It is true that in Galatians 3:21, Paul teaches that it is impossible for any fallen human to receive eternal life through obeying any set of God’s laws. But Paul does not here oppose the idea that if anyone could perfectly obey the Mosaic Law or God’s two love laws, they would earn eternal life. In Galatians 3:21, Paul refers to God’s laws practically being able to give eternal life. He is not denying God’s laws offer eternal life.


Jesus’ perfect obedience to God


Jesus Christ perfectly obeyed the Mosaic Law and God’s two great love commands (see Matthew 5:17-18, Romans 5:18-19, 8:4, Philippians 2:8, 1 Timothy 3:16 and Hebrews 5:8-9). He did this on behalf of believers whom He was appointed by God to represent.

Christ did not have to merit eternal life for Himself because He was eternal life Himself (see John 14:6 and 1 John 5:11). Also note when Christ died, His attitudes and actions were a perfect fulfilment of God’s commands to love God and love all others.

We may argue that by perfectly obeying the Mosaic Law and God’s two great love commands, Christ won a perfectly right legal standing before God for all believers. As seen in Chapter        “The crediting of Christ’s right standing to believers”, it is debatable whether Christ’s perfect obedience to the Mosaic Law and God’s two great love commands related only to Jesus’ death or to His whole life including His death.

Jesus Christ did not have to offer burnt, sin or guilt offerings for Himself, because He had no sin. Instead His death was a fulfilment of these three offerings for sinners.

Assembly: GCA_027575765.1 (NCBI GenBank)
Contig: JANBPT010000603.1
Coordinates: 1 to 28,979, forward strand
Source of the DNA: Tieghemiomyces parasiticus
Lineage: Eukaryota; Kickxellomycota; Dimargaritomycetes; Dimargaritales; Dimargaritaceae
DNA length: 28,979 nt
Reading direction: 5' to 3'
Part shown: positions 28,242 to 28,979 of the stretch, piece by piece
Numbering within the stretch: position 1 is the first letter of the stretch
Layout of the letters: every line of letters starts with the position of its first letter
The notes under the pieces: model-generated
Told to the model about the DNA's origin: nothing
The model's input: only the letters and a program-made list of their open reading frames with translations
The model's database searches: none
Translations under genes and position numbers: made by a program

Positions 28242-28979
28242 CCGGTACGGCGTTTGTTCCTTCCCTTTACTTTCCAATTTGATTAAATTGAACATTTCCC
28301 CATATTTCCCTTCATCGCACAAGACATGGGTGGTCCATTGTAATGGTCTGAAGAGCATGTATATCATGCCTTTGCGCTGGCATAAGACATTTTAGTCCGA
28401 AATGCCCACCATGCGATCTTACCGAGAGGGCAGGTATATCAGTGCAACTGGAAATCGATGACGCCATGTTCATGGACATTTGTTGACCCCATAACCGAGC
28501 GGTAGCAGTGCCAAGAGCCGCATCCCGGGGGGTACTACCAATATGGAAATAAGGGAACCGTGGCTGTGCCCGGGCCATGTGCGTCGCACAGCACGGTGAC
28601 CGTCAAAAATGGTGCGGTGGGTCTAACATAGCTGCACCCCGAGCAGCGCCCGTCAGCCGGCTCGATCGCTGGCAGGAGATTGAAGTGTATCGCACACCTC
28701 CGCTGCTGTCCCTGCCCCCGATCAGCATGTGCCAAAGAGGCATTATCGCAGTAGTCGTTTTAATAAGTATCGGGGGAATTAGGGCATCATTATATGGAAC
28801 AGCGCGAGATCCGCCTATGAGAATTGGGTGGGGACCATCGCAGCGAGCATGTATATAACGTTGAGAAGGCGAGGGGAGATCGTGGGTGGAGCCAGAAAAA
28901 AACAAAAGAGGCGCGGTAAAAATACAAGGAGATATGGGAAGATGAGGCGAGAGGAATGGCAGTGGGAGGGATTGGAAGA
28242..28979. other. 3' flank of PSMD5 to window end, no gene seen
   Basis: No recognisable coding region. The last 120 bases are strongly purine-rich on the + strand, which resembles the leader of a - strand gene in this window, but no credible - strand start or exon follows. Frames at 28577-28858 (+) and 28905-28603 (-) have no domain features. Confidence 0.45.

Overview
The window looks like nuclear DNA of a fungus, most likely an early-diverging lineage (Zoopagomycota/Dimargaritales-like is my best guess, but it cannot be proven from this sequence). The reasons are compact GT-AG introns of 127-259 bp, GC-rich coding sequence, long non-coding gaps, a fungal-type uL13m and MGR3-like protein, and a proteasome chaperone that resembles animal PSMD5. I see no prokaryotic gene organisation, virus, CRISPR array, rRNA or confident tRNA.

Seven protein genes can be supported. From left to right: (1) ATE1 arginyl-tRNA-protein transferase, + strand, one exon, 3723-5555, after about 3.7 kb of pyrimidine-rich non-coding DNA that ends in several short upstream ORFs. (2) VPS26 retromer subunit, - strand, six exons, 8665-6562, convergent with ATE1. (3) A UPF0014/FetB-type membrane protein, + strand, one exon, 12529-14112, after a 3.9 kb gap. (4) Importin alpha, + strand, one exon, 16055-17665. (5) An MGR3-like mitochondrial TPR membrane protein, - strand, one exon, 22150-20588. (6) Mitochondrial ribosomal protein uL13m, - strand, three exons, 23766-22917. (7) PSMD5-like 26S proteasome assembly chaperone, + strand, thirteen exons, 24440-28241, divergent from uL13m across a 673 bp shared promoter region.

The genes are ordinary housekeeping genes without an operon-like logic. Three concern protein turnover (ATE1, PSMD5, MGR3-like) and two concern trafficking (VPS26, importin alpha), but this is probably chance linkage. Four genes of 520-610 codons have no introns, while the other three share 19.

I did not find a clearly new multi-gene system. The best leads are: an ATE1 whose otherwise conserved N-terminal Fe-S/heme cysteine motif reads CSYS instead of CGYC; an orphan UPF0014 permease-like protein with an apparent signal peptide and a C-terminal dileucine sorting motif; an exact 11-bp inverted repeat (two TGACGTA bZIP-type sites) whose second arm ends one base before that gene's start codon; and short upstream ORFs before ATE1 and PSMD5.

It is true the Mosaic Law demands obedience to its moral, civil and ceremonial laws and not just its moral commands. But note while this is true, if an Israelite perfectly obeyed all of the moral and civil commands of the Mosaic Law or an Israelite or non-Israelite perfectly obeyed God’s two love laws every moment of every day of their lives, they would not need to offer sin, guilt, burnt or peace offerings, to have the services or intercessions of the priests and High Priest, to give the atonement money to God, to participate in the cleansing rituals and to participate in the Day of Atonement and many other atonement-related ceremonial aspects of the Mosaic Law.

Jesus Christ is the only person who did not need to obey any of these sin-related ceremonial aspects of the Mosaic Law. It is little wonder Revelation 5:2-12 reveals that only He is fully worthy. Only Jesus has perfectly merited God’s acceptance and all God’s spiritual and earthly blessings.


Bible Study Questions


1.         What does Luke 10:25-28 teach us about one way of receiving eternal life?

2.         Explain what Jesus taught in Matthew 19:16-21 about receiving eternal life.

3.         What does Paul teach in Romans 7:10 and Galatians 3:21? Why do these verses not contradict each other?

4.         Discuss Jesus’ perfect obedience to the Mosaic Law and to God’s two love commands.


[1] Refer to the section on Romans 2:1-29 in Chapter “Myths about Eternal Life and Justification” for details on Romans 2:6-7.

[2] Mark 10:17-21 and Luke 18:18-23 also refer to Jesus’ dealings with the rich young ruler. Note in these verses and in Matthew 19:16-21, Jesus only mentions moral commands from the Law of Moses. Christ does not mention any of the Mosaic Covenant’s civil and ceremonial laws.

[3] The Holy Spirit is called the “Spirit of Life” (see Romans 8:2) and is Himself eternal life.

[4] Vine, page 339.